UPDATE Originally, I mentioned that Suella Braverman had also resigned. Apparently she hasn’t. It’s hard to keep track of the government’s chaos.


Incompetence, lies, electoral fraud and the case for a second Brexit referendum

Incompetence, lies and electoral fraud: these are the foundations of the most important political decision in modern British history. Brexit exposes the shocking state of British democracy and a political system in crisis. The EU is not without its faults and democratic deficits—even as a Remainer I acknowledged that it would benefit from reforms—but they are minor by comparison with the problems in British politics. Unless remedial democratic action is taken quickly, then we will have bequeathed to future generations not only the disastrous economic decision of leaving the single market and customs union, but also a political system that may be irreparably damaged.

David Cameron’s gamble of staking the future of the country to resolve a narrow party issue was the first act of incompetence; the terms of the referendum (a straightforward in/out decision with little detail about what leaving the EU means) was the second; and Cameron’s misjudged negative campaign to persuade people to vote Remain was the third. Since then, incompetent leadership has characterized British politics. Is Theresa May incompetent? It is hard to say, since she was dealt an impossible hand, has fought a daily battle for survival, and may have been playing a long game as best she could—but she has certainly made some terrible decisions (triggering Article 50 without a plan, and calling an unnecessary general election being the outstanding ones). What is hard to argue with, however, is that collectively the government (the Cabinet and ministers) is the most incompetent in living memory. For two years now, Britain has had to endure a government lacking in discipline, sense and responsibility.

Such political incompetence has enabled a culture of lies, fraud and criminality. There were lies and exaggerations on both sides of the referendum debate, but outrageous mendacity especially underpinned the Leave campaign (false claims about the money that would be available to the NHS; lies about immigration); Brexiteers have subsequently run with these lies, until such point that some of them actually believe them. Brexiteers are either liars or fantasists; either way, they have systematically infected British political culture with their distortions, exaggerations and untruths in the service of their narrow (and often self-serving) ideological agenda.

Many would argue that an objective achieved through lying is not one worth achieving. Almost everyone would argue that an objective achieved through fraud and criminality is one that should be disqualified. We now know that the Leave campaign broke electoral law: it cheated, and it did so in a criminal way. In effect, the Leave campaign committed financial doping: it spent far more than it was entitled to spend (and then fraudulently tried to cover this up). Would Leave have won the referendum had they played by the rules? The answer to this question is the same as the answer to the question whether Ben Johnson would have won Olympic gold in 1988 had he not been doping: we cannot be sure, but we can be sure that he gained a significant advantage over his fellow athletes. In almost every area of life (sport and employment, for example) cheating results in automatic disqualification. Yet in British politics it seems that many are asking us simply to shrug our shoulders and ignore financial doping and electoral fraud.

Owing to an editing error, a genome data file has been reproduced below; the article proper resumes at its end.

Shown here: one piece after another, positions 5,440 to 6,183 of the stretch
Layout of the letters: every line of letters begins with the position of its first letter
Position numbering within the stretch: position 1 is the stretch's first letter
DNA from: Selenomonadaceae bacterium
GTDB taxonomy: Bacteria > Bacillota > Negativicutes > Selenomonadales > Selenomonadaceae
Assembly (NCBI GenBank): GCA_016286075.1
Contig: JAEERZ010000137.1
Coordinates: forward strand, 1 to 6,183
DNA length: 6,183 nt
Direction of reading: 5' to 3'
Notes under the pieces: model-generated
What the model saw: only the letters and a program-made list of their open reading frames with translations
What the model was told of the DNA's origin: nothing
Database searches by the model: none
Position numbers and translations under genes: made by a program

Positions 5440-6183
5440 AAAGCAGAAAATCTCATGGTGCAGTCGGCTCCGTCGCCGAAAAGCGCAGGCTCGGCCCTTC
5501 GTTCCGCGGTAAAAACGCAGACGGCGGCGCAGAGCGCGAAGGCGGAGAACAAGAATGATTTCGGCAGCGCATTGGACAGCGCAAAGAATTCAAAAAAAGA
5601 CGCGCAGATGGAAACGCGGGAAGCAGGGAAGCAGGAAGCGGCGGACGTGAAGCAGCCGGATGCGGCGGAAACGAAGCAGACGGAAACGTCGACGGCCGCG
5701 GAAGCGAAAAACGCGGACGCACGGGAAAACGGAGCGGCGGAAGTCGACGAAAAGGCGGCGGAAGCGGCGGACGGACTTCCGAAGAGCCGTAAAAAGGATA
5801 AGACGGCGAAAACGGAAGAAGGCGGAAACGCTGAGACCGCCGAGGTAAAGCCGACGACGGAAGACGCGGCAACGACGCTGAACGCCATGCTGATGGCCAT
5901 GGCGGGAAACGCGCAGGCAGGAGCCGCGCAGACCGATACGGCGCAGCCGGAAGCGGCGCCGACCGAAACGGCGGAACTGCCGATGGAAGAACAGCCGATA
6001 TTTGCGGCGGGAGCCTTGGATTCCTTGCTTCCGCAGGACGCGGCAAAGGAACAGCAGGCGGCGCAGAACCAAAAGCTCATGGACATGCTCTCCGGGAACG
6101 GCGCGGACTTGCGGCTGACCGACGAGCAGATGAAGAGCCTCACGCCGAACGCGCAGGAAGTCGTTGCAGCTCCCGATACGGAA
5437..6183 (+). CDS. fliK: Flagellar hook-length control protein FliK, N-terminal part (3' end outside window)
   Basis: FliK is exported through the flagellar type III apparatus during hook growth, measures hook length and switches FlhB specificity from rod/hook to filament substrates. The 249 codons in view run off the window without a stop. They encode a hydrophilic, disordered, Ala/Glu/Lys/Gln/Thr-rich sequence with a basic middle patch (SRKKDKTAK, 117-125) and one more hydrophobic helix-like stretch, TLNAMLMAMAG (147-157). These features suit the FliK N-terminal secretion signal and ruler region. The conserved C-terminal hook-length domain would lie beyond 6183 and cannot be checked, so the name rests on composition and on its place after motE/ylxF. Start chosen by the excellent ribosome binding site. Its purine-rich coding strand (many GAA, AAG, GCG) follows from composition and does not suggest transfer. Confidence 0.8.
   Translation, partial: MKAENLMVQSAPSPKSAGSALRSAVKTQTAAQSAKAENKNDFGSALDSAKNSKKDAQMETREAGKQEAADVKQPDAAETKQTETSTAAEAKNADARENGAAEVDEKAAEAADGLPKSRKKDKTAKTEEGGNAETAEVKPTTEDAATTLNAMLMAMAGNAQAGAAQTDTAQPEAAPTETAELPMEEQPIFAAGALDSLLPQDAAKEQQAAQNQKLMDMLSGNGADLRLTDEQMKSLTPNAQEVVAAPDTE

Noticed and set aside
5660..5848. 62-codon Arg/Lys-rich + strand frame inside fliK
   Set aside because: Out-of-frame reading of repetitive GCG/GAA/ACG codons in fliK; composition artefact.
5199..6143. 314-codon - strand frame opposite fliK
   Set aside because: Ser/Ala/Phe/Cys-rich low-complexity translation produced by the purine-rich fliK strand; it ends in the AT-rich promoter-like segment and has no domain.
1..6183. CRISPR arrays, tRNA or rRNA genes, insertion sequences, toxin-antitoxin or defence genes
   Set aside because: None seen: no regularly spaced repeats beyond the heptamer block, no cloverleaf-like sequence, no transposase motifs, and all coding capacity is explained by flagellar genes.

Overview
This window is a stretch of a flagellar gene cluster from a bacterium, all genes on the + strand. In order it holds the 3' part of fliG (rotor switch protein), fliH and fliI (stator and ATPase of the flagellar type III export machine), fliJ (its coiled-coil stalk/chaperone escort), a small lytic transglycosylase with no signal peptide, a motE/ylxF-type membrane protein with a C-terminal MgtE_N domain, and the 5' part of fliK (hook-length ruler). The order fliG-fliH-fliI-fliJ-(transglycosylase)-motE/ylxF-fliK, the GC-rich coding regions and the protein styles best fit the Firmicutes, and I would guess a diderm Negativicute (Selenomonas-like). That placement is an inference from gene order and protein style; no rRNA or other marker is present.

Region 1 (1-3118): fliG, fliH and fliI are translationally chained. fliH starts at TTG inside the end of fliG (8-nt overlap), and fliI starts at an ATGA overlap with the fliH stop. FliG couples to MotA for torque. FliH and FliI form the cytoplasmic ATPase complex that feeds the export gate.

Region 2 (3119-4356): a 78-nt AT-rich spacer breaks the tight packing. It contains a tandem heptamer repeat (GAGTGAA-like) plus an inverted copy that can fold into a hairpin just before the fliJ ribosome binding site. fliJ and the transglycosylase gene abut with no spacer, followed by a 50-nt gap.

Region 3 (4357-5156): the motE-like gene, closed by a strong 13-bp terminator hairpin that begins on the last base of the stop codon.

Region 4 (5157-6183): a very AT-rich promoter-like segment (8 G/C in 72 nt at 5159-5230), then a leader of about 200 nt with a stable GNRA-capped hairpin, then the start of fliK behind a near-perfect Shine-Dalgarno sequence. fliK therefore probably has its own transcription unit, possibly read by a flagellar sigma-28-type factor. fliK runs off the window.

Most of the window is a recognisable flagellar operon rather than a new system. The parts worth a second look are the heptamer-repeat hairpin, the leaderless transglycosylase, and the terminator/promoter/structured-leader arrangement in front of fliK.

For unscrupulous figures such as Arron Banks, Nigel Farage, Boris Johnson and Dominic Cummings, lies and cheating are merely clever tactics to get what one wants—they are acceptable means to an end. Banks, indeed, seems to revel in his use of nefarious methods (“we were just cleverer than the regulators and politicians” he has boasted in an interview in which he brazenly admits breaking spending rules and lies about the number of times he met the Russian ambassador). That so much of the media and political establishment has been willing to indulge this political culture—turning a blind eye to it; sometimes even celebrating it—indicates the sick state of British politics. When few in parliament seem to treat the matter with much urgency, and most of the media prefer indulging in virulent 1930s-style headlines (labelling opponents of Brexit as traitors and saboteurs, and demanding that they be crushed), then we have a democracy in peril.

The rational case for a second referendum is surely overwhelming. We now know far more about the illegal methods the Leave campaign used to win the referendum, and we also know far more about what Brexit might mean and the options open to the UK—a second referendum would surely involve a more informed debate than the first one did. Brexit may one day happen (I hope, of course, it does not, but politics can change); but it should certainly not proceed on its current basis. At the very least, the issue needs to be opened up to wider democratic debate, and there should be an opportunity to reconsider the issue—and one founded on principles of democratic rules, fairness and rationality, rather than on lies and fraud.

Might there be a second referendum? We currently have an appalling combination of an incompetent government, a feeble opposition, an unimpressive parliament (barring a few figures such as Anna Soubry, Dominic Grieve and Chuka Umunna) and an unscrupulous popular media. One should not, therefore, have high hopes for a second referendum. On the other hand, there are signs that even incompetent politicians are becoming aware of the potential disaster of Brexit, and that they are fudging their way towards parking it in something like a Norway option. Perhaps they will somehow fumble their way towards the realization that, given the perils of Brexit and the fact that we are where we are due to Brexiteer lies and fraud, a second referendum is the only reasonable, fair and sensible choice. Otherwise, economically, politically and socially damaged future generations may well ask why our generation allowed incompetence, lies and criminality to determine their lives.